The Age from Melbourne, Victoria, Australia on February 15, 1999 · Page 18
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The Age from Melbourne, Victoria, Australia · Page 18

Melbourne, Victoria, Australia
Issue Date:
Monday, February 15, 1999
Page 18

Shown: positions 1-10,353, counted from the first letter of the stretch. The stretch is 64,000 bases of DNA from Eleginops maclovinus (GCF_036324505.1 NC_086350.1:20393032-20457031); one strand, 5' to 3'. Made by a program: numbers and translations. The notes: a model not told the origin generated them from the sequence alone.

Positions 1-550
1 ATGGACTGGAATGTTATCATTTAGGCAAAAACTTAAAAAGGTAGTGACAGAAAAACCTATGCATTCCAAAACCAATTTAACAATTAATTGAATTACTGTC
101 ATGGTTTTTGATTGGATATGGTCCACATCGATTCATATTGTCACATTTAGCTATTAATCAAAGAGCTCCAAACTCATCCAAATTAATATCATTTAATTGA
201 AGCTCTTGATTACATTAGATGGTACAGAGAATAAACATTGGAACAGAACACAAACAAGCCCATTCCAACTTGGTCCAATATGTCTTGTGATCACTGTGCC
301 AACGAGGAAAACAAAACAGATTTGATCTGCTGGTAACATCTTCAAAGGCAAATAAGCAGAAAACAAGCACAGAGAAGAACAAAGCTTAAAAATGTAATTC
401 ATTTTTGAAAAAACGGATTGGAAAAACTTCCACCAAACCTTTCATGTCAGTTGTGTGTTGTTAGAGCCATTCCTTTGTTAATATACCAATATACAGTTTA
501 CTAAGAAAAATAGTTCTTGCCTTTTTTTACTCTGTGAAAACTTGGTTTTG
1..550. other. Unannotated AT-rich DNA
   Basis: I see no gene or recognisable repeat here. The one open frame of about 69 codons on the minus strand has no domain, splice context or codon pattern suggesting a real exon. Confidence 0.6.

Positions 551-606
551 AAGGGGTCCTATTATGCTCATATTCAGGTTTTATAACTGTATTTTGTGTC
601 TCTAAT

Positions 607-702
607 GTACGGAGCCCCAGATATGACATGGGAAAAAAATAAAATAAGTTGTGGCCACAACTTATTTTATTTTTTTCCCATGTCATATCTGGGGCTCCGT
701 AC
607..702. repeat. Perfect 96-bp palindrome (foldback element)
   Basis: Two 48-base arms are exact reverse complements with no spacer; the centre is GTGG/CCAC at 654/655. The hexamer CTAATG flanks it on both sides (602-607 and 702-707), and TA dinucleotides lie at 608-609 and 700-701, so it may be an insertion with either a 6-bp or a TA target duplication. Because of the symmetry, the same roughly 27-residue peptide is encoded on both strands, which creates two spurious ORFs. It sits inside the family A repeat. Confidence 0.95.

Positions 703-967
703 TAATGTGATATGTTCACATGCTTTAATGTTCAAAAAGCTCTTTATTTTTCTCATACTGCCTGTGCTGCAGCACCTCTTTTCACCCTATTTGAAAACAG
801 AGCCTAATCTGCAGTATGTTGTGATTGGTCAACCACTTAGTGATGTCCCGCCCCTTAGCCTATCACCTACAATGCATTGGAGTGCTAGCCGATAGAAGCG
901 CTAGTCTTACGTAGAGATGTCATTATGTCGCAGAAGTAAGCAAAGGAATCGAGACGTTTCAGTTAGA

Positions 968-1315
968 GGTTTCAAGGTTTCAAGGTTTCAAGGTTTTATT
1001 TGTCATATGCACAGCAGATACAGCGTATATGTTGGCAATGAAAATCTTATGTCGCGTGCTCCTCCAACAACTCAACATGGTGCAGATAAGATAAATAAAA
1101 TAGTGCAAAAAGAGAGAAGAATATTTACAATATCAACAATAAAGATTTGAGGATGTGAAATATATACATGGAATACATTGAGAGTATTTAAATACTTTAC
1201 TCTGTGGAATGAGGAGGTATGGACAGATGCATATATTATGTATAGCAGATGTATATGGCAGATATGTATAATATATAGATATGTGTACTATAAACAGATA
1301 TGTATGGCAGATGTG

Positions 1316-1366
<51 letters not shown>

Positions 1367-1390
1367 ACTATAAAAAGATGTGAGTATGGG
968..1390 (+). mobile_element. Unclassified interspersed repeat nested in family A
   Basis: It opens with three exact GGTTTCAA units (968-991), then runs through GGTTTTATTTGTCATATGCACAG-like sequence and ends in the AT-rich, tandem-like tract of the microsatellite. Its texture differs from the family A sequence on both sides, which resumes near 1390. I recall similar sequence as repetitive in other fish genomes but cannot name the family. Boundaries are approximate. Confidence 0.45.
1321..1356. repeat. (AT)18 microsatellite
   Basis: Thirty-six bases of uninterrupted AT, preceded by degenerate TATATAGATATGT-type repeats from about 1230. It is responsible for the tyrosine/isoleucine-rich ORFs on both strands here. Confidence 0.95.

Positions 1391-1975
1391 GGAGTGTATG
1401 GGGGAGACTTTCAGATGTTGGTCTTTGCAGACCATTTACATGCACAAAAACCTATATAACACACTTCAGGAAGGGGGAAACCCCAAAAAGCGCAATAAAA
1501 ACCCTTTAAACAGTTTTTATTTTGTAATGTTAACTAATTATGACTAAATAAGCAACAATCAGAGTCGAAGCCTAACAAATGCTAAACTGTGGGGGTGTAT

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MILESTONES 18 MONDAY 15 FEBRUARY 1999 THE AGE EVENTS BIRTHDAYS 1 564-1 642: Galileo Galilei, Italian astronomer 1 7 10-1774: Louis XV, King of France 1 892-1 954: Roy ("Mo") Rene, comedian 1931: Claire Bloom, English-born actress 1934: Graham Kennedy, actor-TV personality 1 954: Matt Groening, creator of The Simpsons 1 945: Ray Brown, US pop singer 1 95 1 : Jane Seymour, English-born actress ANNIVERSARIES 1 788: HMS Supply leaves Sydney for Norfolk Island to establish a penal colony there. 1 804: Lieutenant-Colonel David Collins arrives at the Derwent River, Tasmania, after deciding to open a penal colony at what will become Hobart 1 822: New South Wales Governor Lachlan Macquarie leaves for England after 1 2 years in Australia. 1 922: The Permanent Court of International Justice, sitting at The Hague in the Netherlands, holds its first session. 1 942: Singapore surrenders to Japanese forces in World War II. 1 944: Nearly 1000 British bombers pound Berlin, Germany. 1 954: The Queen opens Parliament House in Canberra. 1 965: Canada's new flag, with its maple-leaf design, is unfurled in ceremonies in Ottawa. TRANSITIONS 'SJtfi Nat King Cole, US Sf : popular singer and jazz pianist, dies. 1 979: South Australia's Labor Premier, Don Dunstan, 52, retires because of poor health and Is succeeded by Des Corcoran. 1 988: The Austrian President, Kurt Waldheim, accused of having a Nazi past, flatly rejects calls for his resignation. 1 989: The last Soviet soldier leaves Afghanistan after a 1 0-year occupation that failed to quell a Muslim insurgency. 1 99 1 : The South African Government announces it will free all political prisoners and the African National Congress agrees to end its armed struggle against apartheid. fx?"1 r ' LOVED. When she was in her 20s, Iris Murdoch, the British author who died last week, profoundly loved two young men, only to lose them to the savageries of World War II. One was Frank Thompson, a brilliant, erudite, military cavalier and poet who was killed with Balkan partisans at the age of 24. The other was Franz Steiner, a refugee Jewish scholar who died of stress after losing his parents in a concentration camp. In 1 944 Thompson was captured fighting with a Bulgarian partisan group and executed. He died shouting: "I give you the salute of freedom." Iris was left with his poem, Beyond The Frontier So we, whose life was all before us, Our hearts with sunlight filled, Left in the hills our books and flowers, Descended, and were killed. COMMEMORATED. This year marks the bicentennial of George Washington's death ( 1 4 December 1 799), and America is commemorating it with an exhibition at Mount Vernon of objects from the world and times of Washington. Today the museum will open a display of 1 00 objects on loan and another 200 pieces from its collection. For the first time, Washington's last will and testament, presidential desk and mantelpiece; John Adams' annotated copy of Washington's farewell address; a newly conserved terracotta bust by French sculptor Jean-Antoine Houdon; and other rarely seen objects will be on view at the estate. DEFENDED. An international crusade by scientists and other Intellectuals is winning support to give great apes humanity's nearest genetic cousins legal rights close to those of human beings. It aims eventually to get a United Nations Declaration of the Rights of Great Apes, which would, in effect, bar zoos from keeping them. The campaign hopes for its first victory in the next few weeks when New Zealand's Parliament votes on an animal welfare bill that would make it the first country to give apes legal standing. Next the Great Apes Project aims to persuade the United Nations to adopt the more sweeping declaration. REVEALED. It was just past midnight as Stanislav Petrov settled into the commander's chair inside the secret bunker at Serpukhov-1 5, the installation where the Soviet Union monitored its early-warning satellites over the United States. Then the alarms went off. On the panel in front him was a red pulsating button. One word flashed: "Start." It was 26 September 1 983, and Petrov was playing a principal role in one of the most harrowing incidents of the nuclear age, a false alarm signalling a US missile attack. Petrov made an agonised judgment that it was not a surprise attack. The false alarm was traced to a satellite, which picked up the sun's reflection off the tops of clouds and mistook it for a missile launch. OBITUARY - Ruth D. Alexander Music teacher Coming to Australia as a young music teacher, she brought from America the concept of music camps, which she helped develop over 25 years. She organised the first overseas tour of the Australian Youth Orchestra. Born: 29.4.1914 Died: 8.1.1999 By CHRISTOPHER SYMONS During World War II a young Melbourne engineer, Geoffrey Alexander, was sent to Detroit to supervise the design of army tanks being manufactured for the Australian Government. There he met Ruth Kurtz, who came from a small town in Kansas, had trained as a musician and teacher at the University of Kansas and was now teaching music in schools in Detroit. They married in Philadelphia in 1 943 and, with Geoff s tour of duty in the US coming to an end, returned to Australia in a Swedish freighter. In Melbourne, Ruth Alexander was engulfed by what we would now call culture shock. The country was beset by wartime food rationing, travel restrictions, lighting blackouts and no central heating. Alongside Detroit and New York, orchestral music and the theatre were of a primitive standard. But Ruth's independence after her mother's early death and determination to put herself through university during the Depression, meant that she was already very much her own person. Before long she had a position as music teacher at Melbourne Church of England Girls Grammar School under the leading educator Dorothy Ross. Within months she was giving public lectures on the teaching of music in American J V u Having long since earned the affectionate title of 'Auntie Ruth' (reflecting the family nature of Music Camp), she retired in 1974, but until very recent years she kept in close touch with the work (now known as Youth Music Australia), visited most camps and maintained literally dozens of relationships with former students, tutors and conductors. n schools, taking in private piano pupils, had been engaged by the Student Christian Movement to lead folk songs at their national conferences, was lecturing at the Melbourne University Conservatorium and the Kindergarten Teachers College, and writing scripts for ABC schools broadcasts (but not presenting them because the ABC considered an American accent unsuitable). A meeting with the late ohn Bishop in October 1943, then very active as music master at Scotch College, led to one of the most significant partnerships in Australian music. Ruth had brought from America the concept of "music camp", an annual, intensive short-term gathering of young orchestral players from around the country, tutored by first-class -instrumentalists and with the student orchestras directed by leading conductors. Bishop and Alexander proceeded to set up an Australian version of music camp, the first of which took place in January 1948, at an unlikely venue a disused army camp at Point Lonsdale on Port Phillip Bay and under the auspices of the National Fitness Council. By 1951, the music people had formed their own organisation, known as the National Music Camp Association, and staged their first independent camp at Geelong Grammar School in January 1952. It needs to be emphasised that, immediately after the very first camp in 1948, Bishop took up the position of professor of music at the University of Adelaide, which meant that Ruth Alexander in Melbourne shouldered the main burden of organisation and motivation and continued to do so for another 25 years. By 1957, the Australian Youth Orchestra, for the best of young players, had started, and, in 1960, performed at the inaugural Adelaide Festival of Arts. Alexander organised for the AYO to go to Japan in 1970, its first overseas tour. Reestablishing annually, it now has an international reputation. It says much for the ideals of Bishop and Alexander and the strength of their original planning that Music Camp and AYO have continued to this day without undue modification, indeed with increased enrolment, standards and range of activities. Having long since earned the affectionate title of "Auntie Ruth" (reflecting the family nature of Music Camp) she retired in 1974, but until very recent years she kept in close touch with the work (now known as Youth Music Australia), visited most camps and maintained literally dozens of relationships with former students, tutors and conductors. While not having taken the path as a performing artist herself, she was a truly creative person in many other ways. As I wrote in my biography of John Bishop: "Without her intense energy, her indefatigable, incisive and meticulous approach to every aspect of the work, without her genius for a brand of friendship that took no regard for the usual barriers of religion, politics or social class, without her devotion to Bishop and their shared ideals, Music Camp could not have prospered in the way it did. Australian music owes a considerable debt of gratitude to the young music teacher who came to this country and made it her home." Her contribution was acknowledged in 1987 when she was the first recipient of the annual Sir Bernard Heinze Award for service to music in Australia. There is to be a memorial gathering to celebrate the life, work and friendships' of Ruth Alexander in the Robert Blackwood Hall at Melbourne's Monash University at 2.30pm on Sunday 21 February. Her husband, Geoff, died in 1975; she is survived by her two children, Karen and David, a grand-daughter and a great-grandson. Christopher Symons has been Ruth Alexander's companion since 1981 and is the author of John Bishop: A Life for Music. CROS CRYPTIC NO. 15,539 Across I Slave zealous about the Spanish (5) 4 Shamelessly stripped around foreign cafe (9) 8 Lost again? Lost looking back (9) 9 Material that is following sheep (5) II Chimp ate roughly with appreciative perception (8) 12 Side to chant when performing well (2,4) 14 Hope All at riot in Polynesian lodging (4,5) 16 Should love awful thug injuring Hugo at bar (5) 18 Chrissie always a model (5) 19 Geoffrey, the last to remove, dashed . away (6,3) 20 Register cock losing one love (6) 22 Anything whatever in the big race reached the leader (6,2) 25 Composition a danger for aerialist (5) 26 Gave perfect service holding African dictator providing backing made sour (9) 27 Normal dilations help return fur wraps . O) 28 "Appreciation to Angus", label states, for Iberian flower (5) Down 1 Bird ached badly with Sullivan Howard finishing multi-sided form (13) 2 Lean on Vincent for scheduled charge (4,5) 3 Raise transport and bar pamphlet (5) 4 Overall view with returned soldier and ancient Briton in island hut (3,7) 8 After little hesitation returned morning paper (4) 6 Loafer upset also in French dance (9) 7 Small part Mae played In business (5) DH 152 Solution to Cryptic No. 15,538 10 Card shapes get Fido in disarray (5,2,6) 13 Shine on sign for technical lists (10) 15 Very popular number with small drink for African native (9) 17 Favourite has pleasant night out (4,5) 21 Princess is up for cathartic drug (5) 23 Corn meal king a winner (5) 24 Quiet drill in bar (4) rent 1 QUICK NO. 16,897 Down Across I Plan (9) 8 Beer (3) 9 Forte (6,5) II Rejection (7) 12 Publish (5) 13 Minister (6) 16 False (6) 17 Topic (5) 18 Eightfold (7) 20 Pacification (11) 28 Illuminated (3) 23 Abhorrent (9) (julek No. 16,898 AcroM: 7 Loosen; 8 Menial; 10 Mixture; 11 Crown; 12 Gash; 13 Funny; 17 Lurid; 18 Fray; 22 Reply; 23 Uncover; 24 Frugal; 25 Bucket. Down: 1 Plumage; 2 Coexist; 3 Venue; 4 Descend; 5 Widow; 6 Blunt; 9 Beautiful; 14 Juryman; 15 Provoke; 16 Hydrate; 19 Gruff; 20 Spout; 21 Scour. .; v IAAAI8 Allow (3) Spasms (5) Transfix (6) Teaching (7) Disaster (11) Hang on (9) 10 Freeze (11) 11 Esteemed (9) 14 Spire (7) 16 Senility (6) 19 Of them (5) 21 Nothing (3) 2 I I E 4 I 5 I 6 I 1 ziinzniL:i "10 11 12 IDZLIICZDI 13 14 15 ZDZDZ"ZDZ 17 18 19 z"zdz.zl:zl:zcp 20 21 ziz-znzcznzd H -1 M 1 i 1 f 1 COMICS FOR BETTER OR WORSE by Lynn Johnston Something on yeue mind, r voc? fcU-V HAS ON IflE PHONE A LOT IAT6LY AND WONT SAy WHAT THE Chus ARE ABOUT a N JLA y PCI That a sure sign of lw A SuRnaSe party ! ,'tfl U-V we"-1 CtoN'T 1 Come on. a 50T"Bi(?rriPfly 16 IMRSRTANT.ANPPEoPLe OUST NATDRAUy WANTTo r 1 to $j5 THgy CAN DO WHATEVER TH&y WANT To Po... A6 ana A4 1 cyyu'r have THERE THiREpA.; N THE WIZARD OF ID by Brant Parker and Johnny Hart BRISTOW by Frank Dickens HAvUELLUMf TVIE. CARETAKeR HAS FiNfMXV GOT THE. RADlMOSS UORKlKlG. for this he gets a PpCT ON THE. BACK " e ASSOCIATED NEWSPAPERS LTD. 19U 1999 mm war? &ft 10374 Target N EjH R1S P I O How many words of four letters or more can you make from those shown here! Each letter may be used once per word. Each word must contain the centre letter and there must be at least one nine-letter word. No plurals ending in "s"; no foreign words; no proper names. Source: Chambers list Century Dictionary. Today target: 24 words, good; 36 words. Very good; 48 words, excellent. Solution in tomorrow's Living. Yesterday's solution: afire amine amir anise arise arsine emir fain fair famine feni fermi fiar fine fire fireman firm fish fisher FISHERMAN hair heir hernia hire infer infra main menhir mien mina mine miner mire miser mishear naif rain raise ramie ramin rani rein remain resin rife rime rinse rise sari sarnie semi seminar serif serin sherif shim shin shine shiner shire shrine sima sine sire siren Vice regal notes The Governor, Sir James Gobbo, received the call of the Honourable Phillip Ruddock, MP, Minister for Immigration and Multicultural Affairs. The Governor and Lady Gobbo hosted a dinner party at Government House. Muslim prayer times Prayer times for today, the 28th Shawwal 1419 Hiiri; F;5. 1 7am, Z: 1 .39am. A:5.24pm, M;8. 1 9pm, 1:9.5 1 pm. Parliament Federal: Both houses open at 1 2.30pm. Text for today My soul yearns for you in the night; in the morning my spirit longs for you. When your judgements come upon tne earth, the people of the world learn righteousness. Isaiah 26:9 ("New International Version) (Provided by the Bible Society). Living pass Until the end of February, visitors to the Werribee Open Range Zoo can dance to the sounds of African bands, take a wildlife safari or indulge in the tangy tastes of African cuisine whilst watching the sun set during the Rhythm of Africa, every Saturday and Sunday Evening. To win one of 6 Family Passes to join the festivities call 1900 959 344 before midnight and leave your name and address. (Legion Telecall: SOc; more form mobile and pay phones.) :it "jp, ' till f . r 'Having a vasectomy at 24 is pretty extreme, but I am proud of George because he's taken responsibility for what he wants and, despite the doctor's fine-print mutterings about psychological impotency, George knew that it wouldn't make him a paler male. He certainly didn't feel the need to beat his chest and buy a copy of Maximising Manhood." ' ' ' Melissa Fyfe, EG Editor and Columnist. A